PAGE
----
As the election campaign headed into the first of three leadership debates, there was a consensus among pundits, pollsters, and columnists that the head-to-head contests would spark the real campaign for an engaged electorate.

The French-language TVA debate kicked off the action on Sept. 2, followed by French- and English-language contests. If history is any guide, leaders’ debates rarely move votes.

Their effect may have been debatable, but the high-profile televised encounters did shift the campaigns into a higher gear, and nowhere was this more apparent than on the advertising front. TV, radio, print and social media were filled with political party messages casting for votes by trashing the opponents.

The uptick in ads was also evident on Facebook, a venue Canada’s National Observer has been mining for trends by grouping the ads by topics, age groups, gender and the regions being targeted.

Heading into the debates, the Liberals outspent their main political opponents, the Conservatives, the NDP and Greens. The Bloc’s presence on Facebook was negligible. The same held true for the Greens, before and after the debates.

“Those who win the campaign are those who impose their agenda,” Jean-Marc Léger, president of polling firm Leger, said in an interview with Canada’s National Observer.

“It’s the ballot-box question. What does the voter have to remember in the voting booth? What were the last messages they saw running in the ads?”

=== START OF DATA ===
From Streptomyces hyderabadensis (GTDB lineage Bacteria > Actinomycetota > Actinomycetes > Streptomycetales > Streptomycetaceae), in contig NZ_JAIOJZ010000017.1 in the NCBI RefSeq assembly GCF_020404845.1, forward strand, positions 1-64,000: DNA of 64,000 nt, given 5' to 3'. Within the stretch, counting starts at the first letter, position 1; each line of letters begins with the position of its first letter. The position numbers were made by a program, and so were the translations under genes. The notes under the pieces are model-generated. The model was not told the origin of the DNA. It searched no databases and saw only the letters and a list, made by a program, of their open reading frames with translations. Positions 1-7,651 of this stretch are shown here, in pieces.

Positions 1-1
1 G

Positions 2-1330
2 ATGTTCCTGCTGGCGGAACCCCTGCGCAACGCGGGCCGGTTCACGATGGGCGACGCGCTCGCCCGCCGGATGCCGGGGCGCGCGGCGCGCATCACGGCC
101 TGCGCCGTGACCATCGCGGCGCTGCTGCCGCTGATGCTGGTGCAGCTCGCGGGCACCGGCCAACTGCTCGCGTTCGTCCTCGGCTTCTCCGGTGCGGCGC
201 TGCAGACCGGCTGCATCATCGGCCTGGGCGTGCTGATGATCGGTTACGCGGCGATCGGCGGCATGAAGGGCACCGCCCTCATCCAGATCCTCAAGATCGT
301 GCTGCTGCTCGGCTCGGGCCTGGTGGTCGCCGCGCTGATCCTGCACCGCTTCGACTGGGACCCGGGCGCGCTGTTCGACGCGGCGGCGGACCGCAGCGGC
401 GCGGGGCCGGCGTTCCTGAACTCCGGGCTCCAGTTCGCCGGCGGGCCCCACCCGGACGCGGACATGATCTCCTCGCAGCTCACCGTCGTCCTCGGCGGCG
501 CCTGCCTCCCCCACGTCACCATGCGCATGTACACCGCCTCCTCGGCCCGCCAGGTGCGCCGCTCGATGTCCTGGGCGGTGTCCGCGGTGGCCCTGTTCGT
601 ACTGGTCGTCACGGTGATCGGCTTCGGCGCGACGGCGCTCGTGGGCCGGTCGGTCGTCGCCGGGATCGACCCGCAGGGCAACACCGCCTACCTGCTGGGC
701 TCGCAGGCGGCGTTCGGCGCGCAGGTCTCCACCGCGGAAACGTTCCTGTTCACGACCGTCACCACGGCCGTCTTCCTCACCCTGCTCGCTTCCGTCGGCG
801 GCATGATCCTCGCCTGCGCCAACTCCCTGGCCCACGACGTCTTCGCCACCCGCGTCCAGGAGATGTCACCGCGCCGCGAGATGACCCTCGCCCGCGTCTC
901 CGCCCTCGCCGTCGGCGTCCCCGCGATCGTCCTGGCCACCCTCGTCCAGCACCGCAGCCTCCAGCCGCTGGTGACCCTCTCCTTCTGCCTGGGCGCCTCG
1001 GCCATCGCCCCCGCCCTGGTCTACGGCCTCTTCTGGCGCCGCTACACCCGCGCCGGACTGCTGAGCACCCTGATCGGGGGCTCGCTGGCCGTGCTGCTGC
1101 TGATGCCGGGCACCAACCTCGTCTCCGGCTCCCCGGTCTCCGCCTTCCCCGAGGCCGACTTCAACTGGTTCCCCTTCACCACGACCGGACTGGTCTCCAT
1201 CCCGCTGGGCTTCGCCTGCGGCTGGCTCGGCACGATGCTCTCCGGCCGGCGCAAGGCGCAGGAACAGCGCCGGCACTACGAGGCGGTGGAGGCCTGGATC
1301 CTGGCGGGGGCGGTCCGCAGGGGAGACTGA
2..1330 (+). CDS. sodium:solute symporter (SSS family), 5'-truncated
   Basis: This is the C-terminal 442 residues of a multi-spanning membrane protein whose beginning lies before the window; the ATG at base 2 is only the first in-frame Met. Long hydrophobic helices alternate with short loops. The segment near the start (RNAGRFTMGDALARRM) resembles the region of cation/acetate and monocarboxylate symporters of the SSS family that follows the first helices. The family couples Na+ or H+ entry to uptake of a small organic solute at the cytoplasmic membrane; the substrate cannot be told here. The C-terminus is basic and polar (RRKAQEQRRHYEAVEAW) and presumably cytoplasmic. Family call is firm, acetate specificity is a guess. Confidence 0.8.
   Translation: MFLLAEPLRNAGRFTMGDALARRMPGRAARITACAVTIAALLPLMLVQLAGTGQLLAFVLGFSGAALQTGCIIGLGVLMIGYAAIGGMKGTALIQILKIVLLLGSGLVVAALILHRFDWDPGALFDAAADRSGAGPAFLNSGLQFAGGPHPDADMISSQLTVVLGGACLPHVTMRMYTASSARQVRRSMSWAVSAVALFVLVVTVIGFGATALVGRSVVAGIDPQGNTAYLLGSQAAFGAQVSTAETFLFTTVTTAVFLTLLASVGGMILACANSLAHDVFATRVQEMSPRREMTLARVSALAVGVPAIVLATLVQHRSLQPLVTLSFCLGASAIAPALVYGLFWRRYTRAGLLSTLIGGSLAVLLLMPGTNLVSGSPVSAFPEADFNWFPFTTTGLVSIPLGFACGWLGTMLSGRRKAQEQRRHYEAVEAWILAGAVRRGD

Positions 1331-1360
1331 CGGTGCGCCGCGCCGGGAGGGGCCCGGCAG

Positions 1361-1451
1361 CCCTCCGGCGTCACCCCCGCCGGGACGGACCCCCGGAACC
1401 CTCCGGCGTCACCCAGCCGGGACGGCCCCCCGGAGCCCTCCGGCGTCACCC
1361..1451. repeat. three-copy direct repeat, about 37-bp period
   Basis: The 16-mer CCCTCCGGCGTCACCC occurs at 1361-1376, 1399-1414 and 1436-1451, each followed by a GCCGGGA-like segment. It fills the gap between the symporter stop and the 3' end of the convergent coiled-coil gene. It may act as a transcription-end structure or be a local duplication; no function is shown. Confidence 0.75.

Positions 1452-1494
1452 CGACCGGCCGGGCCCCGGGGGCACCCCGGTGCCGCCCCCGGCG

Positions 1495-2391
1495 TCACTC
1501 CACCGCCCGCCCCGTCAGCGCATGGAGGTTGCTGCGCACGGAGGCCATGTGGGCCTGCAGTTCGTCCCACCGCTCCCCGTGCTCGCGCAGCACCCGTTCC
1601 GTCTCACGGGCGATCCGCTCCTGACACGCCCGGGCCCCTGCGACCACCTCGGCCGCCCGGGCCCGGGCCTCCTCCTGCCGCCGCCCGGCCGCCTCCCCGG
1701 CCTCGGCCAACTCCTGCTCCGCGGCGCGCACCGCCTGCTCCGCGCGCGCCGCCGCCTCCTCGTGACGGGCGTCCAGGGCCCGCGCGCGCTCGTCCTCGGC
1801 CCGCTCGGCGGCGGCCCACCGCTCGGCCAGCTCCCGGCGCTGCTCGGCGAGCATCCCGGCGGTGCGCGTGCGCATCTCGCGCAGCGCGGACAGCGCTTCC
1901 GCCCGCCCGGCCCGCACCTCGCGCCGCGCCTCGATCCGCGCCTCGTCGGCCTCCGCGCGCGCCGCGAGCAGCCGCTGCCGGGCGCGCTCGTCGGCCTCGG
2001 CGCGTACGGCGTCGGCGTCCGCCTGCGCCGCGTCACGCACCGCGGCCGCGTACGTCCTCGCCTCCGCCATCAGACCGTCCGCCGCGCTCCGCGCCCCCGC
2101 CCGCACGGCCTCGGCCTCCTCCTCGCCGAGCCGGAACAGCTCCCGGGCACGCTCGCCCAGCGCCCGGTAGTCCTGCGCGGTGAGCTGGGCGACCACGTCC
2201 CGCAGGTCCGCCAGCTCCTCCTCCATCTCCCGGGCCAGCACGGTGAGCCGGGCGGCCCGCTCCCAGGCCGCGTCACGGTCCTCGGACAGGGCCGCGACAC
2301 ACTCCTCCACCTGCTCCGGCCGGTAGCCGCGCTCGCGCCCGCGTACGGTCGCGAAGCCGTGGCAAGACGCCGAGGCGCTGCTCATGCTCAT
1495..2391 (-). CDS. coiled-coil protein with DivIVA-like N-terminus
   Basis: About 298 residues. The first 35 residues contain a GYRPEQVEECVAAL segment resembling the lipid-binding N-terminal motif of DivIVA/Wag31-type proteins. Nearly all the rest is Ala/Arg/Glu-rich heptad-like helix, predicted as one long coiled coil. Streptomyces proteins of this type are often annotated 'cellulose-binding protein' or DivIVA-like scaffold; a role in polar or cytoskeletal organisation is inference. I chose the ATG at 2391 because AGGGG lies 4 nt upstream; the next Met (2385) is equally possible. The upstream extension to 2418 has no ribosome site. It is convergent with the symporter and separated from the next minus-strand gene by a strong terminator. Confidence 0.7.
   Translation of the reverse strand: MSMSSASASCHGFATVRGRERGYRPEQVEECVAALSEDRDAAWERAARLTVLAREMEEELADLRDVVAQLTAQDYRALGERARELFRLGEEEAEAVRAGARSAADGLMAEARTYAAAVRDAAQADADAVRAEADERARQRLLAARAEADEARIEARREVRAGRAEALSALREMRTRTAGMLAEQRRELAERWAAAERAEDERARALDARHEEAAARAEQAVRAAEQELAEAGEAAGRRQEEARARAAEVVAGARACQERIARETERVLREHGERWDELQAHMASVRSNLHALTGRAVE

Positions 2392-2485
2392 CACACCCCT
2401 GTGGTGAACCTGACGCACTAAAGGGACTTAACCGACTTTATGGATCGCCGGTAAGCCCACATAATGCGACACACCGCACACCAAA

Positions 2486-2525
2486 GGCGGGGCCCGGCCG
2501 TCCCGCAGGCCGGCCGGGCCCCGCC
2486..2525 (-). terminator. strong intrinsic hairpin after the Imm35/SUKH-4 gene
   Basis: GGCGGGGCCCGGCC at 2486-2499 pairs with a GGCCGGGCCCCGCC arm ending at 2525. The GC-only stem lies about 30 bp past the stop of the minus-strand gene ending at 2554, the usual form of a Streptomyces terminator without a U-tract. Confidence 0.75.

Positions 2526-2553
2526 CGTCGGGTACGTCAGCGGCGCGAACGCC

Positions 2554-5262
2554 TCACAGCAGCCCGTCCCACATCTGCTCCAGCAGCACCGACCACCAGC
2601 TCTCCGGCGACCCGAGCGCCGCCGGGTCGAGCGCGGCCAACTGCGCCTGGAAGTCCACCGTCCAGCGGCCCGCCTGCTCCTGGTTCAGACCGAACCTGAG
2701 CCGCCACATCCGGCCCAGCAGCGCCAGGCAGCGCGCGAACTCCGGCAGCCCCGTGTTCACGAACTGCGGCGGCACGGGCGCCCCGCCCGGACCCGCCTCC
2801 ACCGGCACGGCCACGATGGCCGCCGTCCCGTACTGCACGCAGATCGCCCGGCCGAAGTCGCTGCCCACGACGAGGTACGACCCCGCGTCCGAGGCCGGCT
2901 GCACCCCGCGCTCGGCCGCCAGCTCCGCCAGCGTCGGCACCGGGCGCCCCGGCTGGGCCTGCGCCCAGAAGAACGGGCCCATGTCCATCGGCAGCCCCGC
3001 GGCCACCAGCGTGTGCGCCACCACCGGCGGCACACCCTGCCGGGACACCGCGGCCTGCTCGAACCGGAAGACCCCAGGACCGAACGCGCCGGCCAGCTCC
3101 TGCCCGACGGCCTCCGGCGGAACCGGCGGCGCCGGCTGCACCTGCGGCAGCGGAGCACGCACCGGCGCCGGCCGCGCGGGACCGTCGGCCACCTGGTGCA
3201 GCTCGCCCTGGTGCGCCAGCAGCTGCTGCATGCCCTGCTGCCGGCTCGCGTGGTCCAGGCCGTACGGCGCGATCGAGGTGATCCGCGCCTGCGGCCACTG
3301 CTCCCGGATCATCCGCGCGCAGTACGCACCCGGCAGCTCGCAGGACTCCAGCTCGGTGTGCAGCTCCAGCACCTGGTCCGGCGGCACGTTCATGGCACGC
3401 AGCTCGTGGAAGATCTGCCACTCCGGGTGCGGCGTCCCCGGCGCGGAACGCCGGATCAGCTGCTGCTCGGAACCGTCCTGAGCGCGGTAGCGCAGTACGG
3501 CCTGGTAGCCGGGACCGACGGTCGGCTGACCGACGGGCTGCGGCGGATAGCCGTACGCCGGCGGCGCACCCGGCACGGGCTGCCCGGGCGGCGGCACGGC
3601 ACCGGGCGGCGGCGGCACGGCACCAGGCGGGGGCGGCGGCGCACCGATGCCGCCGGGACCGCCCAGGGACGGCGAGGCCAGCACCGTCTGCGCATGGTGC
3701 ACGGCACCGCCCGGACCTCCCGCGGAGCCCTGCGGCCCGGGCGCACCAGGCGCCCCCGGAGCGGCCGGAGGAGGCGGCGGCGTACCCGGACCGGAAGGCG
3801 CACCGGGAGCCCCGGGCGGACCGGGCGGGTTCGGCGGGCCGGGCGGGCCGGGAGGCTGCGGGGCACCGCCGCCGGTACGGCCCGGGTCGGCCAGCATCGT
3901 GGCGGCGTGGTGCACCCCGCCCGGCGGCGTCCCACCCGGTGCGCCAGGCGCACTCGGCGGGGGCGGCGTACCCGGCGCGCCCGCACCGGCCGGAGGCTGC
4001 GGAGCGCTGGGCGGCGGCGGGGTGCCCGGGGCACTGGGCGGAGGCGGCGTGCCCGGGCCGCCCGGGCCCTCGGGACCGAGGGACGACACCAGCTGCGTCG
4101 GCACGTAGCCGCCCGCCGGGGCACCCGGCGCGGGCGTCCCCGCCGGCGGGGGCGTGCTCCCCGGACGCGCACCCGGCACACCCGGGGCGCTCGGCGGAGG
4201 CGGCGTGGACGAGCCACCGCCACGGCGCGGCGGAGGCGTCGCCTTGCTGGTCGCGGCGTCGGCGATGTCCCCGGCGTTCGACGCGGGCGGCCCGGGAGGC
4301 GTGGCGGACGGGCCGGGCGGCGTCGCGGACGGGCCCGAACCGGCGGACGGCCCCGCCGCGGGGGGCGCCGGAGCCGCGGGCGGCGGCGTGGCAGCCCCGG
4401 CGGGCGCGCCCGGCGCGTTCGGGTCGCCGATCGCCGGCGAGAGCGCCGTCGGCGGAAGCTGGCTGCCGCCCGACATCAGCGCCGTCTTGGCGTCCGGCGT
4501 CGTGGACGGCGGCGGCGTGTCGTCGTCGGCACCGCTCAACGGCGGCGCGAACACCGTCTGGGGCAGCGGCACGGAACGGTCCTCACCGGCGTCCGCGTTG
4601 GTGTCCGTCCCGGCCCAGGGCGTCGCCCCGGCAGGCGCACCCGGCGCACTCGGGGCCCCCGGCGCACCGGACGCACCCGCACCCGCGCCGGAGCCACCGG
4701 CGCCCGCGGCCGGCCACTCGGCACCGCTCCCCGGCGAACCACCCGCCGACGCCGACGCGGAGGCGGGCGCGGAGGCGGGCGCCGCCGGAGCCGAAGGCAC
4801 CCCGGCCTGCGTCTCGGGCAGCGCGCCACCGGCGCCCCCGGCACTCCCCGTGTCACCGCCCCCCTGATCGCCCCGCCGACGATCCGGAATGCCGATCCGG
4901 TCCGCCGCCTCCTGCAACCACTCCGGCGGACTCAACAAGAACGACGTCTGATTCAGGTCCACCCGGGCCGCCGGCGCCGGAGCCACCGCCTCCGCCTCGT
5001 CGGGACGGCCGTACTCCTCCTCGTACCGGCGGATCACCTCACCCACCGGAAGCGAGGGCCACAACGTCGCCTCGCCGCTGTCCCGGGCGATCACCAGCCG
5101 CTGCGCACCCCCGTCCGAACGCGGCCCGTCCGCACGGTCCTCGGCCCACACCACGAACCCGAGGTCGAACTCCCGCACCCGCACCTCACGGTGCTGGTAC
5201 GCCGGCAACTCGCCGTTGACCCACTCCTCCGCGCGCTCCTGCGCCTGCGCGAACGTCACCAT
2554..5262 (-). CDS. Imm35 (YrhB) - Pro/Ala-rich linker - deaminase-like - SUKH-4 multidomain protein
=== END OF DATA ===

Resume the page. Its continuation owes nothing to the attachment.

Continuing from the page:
The visualizations below examine how some of those messages played out.

Facebook ad buys heated up

In this visualization, we can see the activity intensify after the TVA debate, represented by the vertical line. The Conservatives and NDP, represented by the blue and orange, respectively, entered the fray in a big way.

During the federal election's home stretch, political parties ramped up their spending on advertising. Here's how that trend played out on Facebook. #elxn44 #cdnpoli

NDP targets younger voters

The NDP used social media platforms such as TikTok to extend the reach of its popular leader Jagmeet Singh. According to many polls, the party seemed to resonate with younger voters between the ages of 18 and 34. That resonance is evident in the graph below, especially when compared to ads seen by older age groups from 45 and up.

The gender gap

The Liberals and NDP leaned on promises such as spending more on daycare to attract female voters who polls suggested were more likely to cast their ballots for the two parties and not the Conservatives. The graph shows both parties targeting women slightly more than men.

Digging into the regional breakdown

Though the national polling numbers suggested a horse race, a closer look at the regions showed the Liberals holding leads in seat-rich Ontario and Quebec. Experts interviewed by Canada’s National Observer say that given this political reality, it came as little surprise those jurisdictions were key targets. The graph shows this to be the case for the three main parties.

Was there a ballot-box question?

During the election, Liberal Leader Justin Trudeau was pummeled for failing to articulate a ballot-box question during an election his opponents characterized as needless and a waste of taxpayer money.

While polls suggested topics such as the climate crisis and health care were top of mind for voters, the topics listed in descending order in the graph below illustrate the parties were more intent on pushing messages about the election.

Now that the election is over with a result that essentially maintains the status quo, parties and their supporters will continue to push their messages on issues such as climate change, vaccinations and health care. Some of that activity will play out on Facebook.

One topic that promises to recede into the background is talk of another election.

We will be watching.